Death toll climbs to 15 in Indonesia boat sinking

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Rescuers carry the body of a victim killed after a boat carrying asylum seekers sank off Java island, in Cianjur, West Java, Indonesia, Wednesday, July 24, 2013. Rescuers were searching Wednesday for dozens of asylum seekers still believed missing after their boat sank in Indonesian waters on the way to Australia. More than 150 survivors were brought to safety and three bodies were recovered. AP FILE PHOTO

JAKARTA, Indonesia— The death toll from an overcrowded asylum seeker boat carrying more than 200 people that sank off Indonesia’s coast has climbed to 15 after four more bodies were recovered, a rescuer said Friday.

The women’s bodies were located late Thursday and early Friday near Ujung Genteng beach, about 50 kilometers (31 miles) west of where the overcrowded tugboat sank Tuesday off the coast of West Java, said Rochmali, a rescue official from the local search and rescue agency.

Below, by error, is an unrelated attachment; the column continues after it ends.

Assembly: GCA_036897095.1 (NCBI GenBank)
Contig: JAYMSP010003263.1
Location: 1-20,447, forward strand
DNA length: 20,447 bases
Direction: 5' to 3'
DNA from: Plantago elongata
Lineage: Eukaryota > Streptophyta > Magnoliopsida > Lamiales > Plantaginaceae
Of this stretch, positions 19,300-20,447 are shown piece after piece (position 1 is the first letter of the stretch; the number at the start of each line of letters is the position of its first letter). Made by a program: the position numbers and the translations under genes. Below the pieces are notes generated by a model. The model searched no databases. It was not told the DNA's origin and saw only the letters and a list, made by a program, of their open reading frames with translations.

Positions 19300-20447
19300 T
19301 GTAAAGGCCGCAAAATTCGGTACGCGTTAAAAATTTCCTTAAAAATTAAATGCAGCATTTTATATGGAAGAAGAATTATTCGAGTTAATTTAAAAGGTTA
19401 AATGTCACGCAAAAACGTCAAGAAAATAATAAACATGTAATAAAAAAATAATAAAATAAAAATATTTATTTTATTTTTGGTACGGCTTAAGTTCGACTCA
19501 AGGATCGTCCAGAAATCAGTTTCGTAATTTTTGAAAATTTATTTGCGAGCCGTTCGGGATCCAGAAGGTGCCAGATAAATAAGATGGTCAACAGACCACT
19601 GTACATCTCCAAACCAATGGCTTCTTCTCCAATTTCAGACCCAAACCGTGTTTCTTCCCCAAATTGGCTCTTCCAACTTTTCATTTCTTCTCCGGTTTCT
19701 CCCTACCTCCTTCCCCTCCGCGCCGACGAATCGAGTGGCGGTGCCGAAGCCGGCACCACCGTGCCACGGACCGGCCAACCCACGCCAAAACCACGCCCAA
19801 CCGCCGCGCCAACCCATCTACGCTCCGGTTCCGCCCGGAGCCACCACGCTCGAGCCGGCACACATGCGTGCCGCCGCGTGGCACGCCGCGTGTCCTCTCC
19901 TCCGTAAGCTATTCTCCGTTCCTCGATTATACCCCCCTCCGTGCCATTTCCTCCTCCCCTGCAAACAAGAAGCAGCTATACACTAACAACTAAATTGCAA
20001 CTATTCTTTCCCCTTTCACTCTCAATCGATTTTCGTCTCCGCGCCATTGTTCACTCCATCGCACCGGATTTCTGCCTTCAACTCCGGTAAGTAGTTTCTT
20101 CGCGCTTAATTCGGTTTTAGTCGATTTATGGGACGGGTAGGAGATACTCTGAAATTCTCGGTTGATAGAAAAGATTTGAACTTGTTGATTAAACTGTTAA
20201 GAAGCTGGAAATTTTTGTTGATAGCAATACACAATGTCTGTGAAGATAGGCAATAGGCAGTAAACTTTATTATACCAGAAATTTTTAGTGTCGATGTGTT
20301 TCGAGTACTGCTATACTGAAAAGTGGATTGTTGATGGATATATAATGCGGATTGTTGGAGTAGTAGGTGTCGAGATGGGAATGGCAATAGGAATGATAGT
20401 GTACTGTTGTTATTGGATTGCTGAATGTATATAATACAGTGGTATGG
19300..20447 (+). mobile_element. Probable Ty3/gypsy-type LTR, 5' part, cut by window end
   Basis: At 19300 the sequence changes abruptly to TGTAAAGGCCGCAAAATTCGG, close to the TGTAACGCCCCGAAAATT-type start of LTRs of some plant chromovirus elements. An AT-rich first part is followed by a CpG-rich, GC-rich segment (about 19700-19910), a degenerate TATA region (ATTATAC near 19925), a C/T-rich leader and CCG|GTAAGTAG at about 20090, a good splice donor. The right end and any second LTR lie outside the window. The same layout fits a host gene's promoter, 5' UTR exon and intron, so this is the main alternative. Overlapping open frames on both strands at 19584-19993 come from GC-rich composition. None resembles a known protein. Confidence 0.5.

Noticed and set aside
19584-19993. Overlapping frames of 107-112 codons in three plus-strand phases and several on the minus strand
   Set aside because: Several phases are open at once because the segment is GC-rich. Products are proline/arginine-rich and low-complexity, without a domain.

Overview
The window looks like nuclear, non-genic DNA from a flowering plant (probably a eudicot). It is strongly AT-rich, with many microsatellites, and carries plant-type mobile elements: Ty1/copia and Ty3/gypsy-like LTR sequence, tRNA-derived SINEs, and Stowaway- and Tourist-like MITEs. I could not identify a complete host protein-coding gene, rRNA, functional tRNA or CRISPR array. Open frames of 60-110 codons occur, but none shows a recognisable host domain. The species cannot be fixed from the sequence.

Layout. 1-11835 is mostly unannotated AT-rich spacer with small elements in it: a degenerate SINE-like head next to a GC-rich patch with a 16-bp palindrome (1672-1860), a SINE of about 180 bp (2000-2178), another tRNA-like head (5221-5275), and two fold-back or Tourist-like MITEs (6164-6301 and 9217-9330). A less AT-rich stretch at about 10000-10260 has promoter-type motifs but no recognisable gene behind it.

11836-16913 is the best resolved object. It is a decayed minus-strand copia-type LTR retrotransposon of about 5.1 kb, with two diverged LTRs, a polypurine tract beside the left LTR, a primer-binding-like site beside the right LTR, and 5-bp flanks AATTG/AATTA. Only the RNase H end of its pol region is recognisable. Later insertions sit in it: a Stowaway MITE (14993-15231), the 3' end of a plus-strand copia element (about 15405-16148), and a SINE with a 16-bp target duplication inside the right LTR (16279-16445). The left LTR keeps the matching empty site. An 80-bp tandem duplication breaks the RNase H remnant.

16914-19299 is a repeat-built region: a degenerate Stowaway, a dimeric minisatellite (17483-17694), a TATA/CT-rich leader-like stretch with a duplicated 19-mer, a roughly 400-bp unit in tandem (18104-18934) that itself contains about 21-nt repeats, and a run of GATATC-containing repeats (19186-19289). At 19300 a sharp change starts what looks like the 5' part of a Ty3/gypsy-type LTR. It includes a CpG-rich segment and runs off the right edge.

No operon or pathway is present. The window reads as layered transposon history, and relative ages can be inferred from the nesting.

The exact number of people missing remains unclear because there was no manifest, but the boat was believed to be carrying about 204 people, of which 189 survived. Most were from Iran, Iraq and Sri Lanka, and bound for Australia. Search operations were set to stretch into Saturday.

Rochmali, who was searching for survivors by helicopter, said they have widened the search area following the current to the west up to 60 kilometers (37 miles), but there was no sign of any survivors Friday morning.

“The area was declared clean,” said Rochmali, who like many Indonesians uses a single name. “But we can still hope until tomorrow.”

The vast islands that make up Indonesia and its proximity to Australia’s Christmas Island make it a popular exit point for the perilous journey. Hundreds of asylum seekers from war-torn countries have died in recent years trying to make the trip on rickety fishing boats.

Last week, Prime Minister Kevin Rudd changed Australia’s refugee policy so that migrants who arrive by boat will no longer be allowed to settle in the country. Instead, they will be taken to the island nation of Papua New Guinea to be considered for resettlement there.

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